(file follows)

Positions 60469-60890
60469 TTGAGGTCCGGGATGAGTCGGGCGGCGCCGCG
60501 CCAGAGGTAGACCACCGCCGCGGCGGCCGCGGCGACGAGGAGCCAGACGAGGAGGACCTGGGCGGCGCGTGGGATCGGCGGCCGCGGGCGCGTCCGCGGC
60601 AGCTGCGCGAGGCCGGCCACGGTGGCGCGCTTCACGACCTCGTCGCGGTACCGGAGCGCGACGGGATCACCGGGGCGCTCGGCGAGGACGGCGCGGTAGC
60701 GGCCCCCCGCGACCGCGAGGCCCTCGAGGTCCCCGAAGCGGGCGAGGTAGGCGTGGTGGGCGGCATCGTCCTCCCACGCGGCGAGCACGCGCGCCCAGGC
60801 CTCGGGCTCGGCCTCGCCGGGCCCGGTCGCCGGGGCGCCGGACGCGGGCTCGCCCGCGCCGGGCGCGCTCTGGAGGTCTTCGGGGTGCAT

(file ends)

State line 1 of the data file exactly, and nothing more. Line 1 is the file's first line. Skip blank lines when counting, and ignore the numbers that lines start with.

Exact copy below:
Positions 60469-60890